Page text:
Stop acting out! I heard this a lot growing up and did not realize until long after childhood that this admonition is tough to observe. Acting means motion. To stop acting out I lose all my kinetic energy.
I just read a memoir with insights on acting out for a full career. It is Paul Newman’s book, The Extraordinary Life of an Ordinary Man. Here is what sticks with me, from three book passages.
- The Core and the Periphery.
The damage for me has come when I’ve realized what people were clamoring for was not me. It was characters invented by writers. It was the wit and ability of the authors, the wit and ability of the people who did the exploitation and the selling, that had the appeal… Do people think that I’m William Faulkner’s Ben Quick? Or Hud? Or Butch Cassidy? Or Frank Galvin in The Verdict? Or any of the other parts I’ve played? It’s a shell that’s photographed onscreen, chased by the fans and garnering all the glory. While whoever is really inside me, the core, stays unexplored, uncomfortable, and unknown.
As I watch people acting out—whether on a screen or in person sitting next to me– I will pay more attention to the difference between the prompts from the script and those coming from the actor as a person.
2. Acting and Philanthropy
The easiest thing I can do, frankly, is to give away money. It does not represent the kind of sacrifice that, it seems to me, might enhance the magnificence of the gift. Am I actually a philanthropist, the way so many in the media have come to describe me? As far as I’m concerned, a philanthropist is someone who gives up an entirely comfortable way of life, goes out into the populace, gets his hands dirty, and dedicates himself to whatever keeps them dirty. The grace of that person is formidable.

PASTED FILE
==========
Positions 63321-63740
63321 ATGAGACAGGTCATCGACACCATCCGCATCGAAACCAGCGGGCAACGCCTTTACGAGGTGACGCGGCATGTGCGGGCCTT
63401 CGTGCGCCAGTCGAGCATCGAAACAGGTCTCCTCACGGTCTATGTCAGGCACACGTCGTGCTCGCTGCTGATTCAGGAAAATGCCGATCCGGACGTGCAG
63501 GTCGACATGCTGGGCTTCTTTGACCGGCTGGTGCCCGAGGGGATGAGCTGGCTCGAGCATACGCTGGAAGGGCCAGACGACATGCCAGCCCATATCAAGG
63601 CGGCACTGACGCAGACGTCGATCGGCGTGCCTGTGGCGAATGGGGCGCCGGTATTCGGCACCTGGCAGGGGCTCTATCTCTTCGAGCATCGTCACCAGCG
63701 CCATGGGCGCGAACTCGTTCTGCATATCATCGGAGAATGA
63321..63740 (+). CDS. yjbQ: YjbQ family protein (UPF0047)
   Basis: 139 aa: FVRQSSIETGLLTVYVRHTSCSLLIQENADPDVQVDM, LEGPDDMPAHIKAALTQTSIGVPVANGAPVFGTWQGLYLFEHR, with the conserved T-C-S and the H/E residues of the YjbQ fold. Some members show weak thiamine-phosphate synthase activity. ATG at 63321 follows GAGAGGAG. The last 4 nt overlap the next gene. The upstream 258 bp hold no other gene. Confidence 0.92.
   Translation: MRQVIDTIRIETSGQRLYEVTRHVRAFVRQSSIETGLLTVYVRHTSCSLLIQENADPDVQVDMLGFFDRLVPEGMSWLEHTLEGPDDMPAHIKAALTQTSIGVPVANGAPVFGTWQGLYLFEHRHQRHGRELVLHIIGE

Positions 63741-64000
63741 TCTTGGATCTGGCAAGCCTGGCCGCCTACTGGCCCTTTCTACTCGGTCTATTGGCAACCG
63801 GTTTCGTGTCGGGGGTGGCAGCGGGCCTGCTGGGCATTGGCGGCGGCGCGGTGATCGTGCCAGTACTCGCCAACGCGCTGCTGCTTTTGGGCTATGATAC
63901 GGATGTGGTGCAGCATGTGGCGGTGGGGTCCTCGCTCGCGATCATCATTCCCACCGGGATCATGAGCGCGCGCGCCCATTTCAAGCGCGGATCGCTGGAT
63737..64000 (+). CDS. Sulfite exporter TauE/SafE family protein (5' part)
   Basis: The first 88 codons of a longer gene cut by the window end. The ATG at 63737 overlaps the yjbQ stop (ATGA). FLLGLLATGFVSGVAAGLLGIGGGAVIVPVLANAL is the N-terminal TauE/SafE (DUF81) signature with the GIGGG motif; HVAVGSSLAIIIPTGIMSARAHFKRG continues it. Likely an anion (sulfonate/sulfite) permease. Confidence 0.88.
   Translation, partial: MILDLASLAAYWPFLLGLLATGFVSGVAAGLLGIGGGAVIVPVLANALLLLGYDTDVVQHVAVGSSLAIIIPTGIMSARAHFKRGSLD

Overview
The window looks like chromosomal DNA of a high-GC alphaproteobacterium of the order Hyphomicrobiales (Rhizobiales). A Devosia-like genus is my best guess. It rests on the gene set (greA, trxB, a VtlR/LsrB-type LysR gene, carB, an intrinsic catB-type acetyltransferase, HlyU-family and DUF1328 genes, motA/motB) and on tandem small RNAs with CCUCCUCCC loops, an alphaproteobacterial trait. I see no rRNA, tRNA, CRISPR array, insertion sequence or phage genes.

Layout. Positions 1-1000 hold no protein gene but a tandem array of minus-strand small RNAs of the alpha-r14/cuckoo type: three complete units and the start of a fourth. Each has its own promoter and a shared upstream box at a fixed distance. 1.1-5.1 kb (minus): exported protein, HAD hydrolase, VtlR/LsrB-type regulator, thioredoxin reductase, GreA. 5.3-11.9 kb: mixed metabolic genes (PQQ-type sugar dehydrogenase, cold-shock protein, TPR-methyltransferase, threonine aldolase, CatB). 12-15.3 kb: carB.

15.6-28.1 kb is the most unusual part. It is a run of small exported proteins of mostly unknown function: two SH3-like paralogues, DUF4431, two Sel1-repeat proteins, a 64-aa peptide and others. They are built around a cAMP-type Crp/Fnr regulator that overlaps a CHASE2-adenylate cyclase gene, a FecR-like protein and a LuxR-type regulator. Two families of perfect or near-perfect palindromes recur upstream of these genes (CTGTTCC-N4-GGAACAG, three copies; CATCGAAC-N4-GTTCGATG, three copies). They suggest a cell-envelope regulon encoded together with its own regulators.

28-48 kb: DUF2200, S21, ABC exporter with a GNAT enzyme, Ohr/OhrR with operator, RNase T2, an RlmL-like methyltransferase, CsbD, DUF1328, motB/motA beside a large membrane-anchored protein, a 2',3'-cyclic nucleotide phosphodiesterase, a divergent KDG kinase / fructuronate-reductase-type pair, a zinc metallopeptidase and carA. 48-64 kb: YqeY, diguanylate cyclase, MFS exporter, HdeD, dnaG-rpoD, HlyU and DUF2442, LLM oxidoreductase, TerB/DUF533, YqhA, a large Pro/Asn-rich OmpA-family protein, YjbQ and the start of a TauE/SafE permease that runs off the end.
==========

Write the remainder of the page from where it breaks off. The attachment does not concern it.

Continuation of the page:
Paul, as you probably know, gave millions of dollars from his Newman’s Own food products to such groups as the Hole in the Wall Gang Camps he founded for kids with often terminal illnesses. I like his view of authenticity much more than I do the crafted words of mission and values I see on foundation websites. The actor did more than give money. He created and sustained a solution. I will be more alert to this distinction.
3. A Theology Lesson
Paul relates meeting a young boy at this camp who was talking about God with a counsellor.
The boy said that he understood that you couldn’t get more energy out of anything than had been put in to create it. Well,” the counselor said, “I think I get back more energy from the camp than I put into it.” The eight-year-old looked back at the counselor and said: “Well, you see, maybe that’s what God is”.
What an extra ordinary definition and a great reminder that energy can surpass the physics on which it is based. Newman goes on to say:
I think about the fact that I have been privileged to stay alive so long that anything I accomplish after this is gravy, and it seems to me that kids who don’t even get the beginning of privilege before it’s threatened, deserve something. Whatever you do to give them an experience they can treasure, you should, if you have the capacity to, do it. What could be more meaningful.
Paul Newman’s stories are less about the impacts on viewers of his movies than impacts on individuals he has met. The extraordinary life of Paul Newman came from his basics, not his refinements. This book is far more reflective than most of autobiographies I read that seem to have revised histories to fit the image to be portrayed. I heartily recommend it.
I will sign off on blog entries until January 4. Have wonderful holidays. Do act out…by going inward.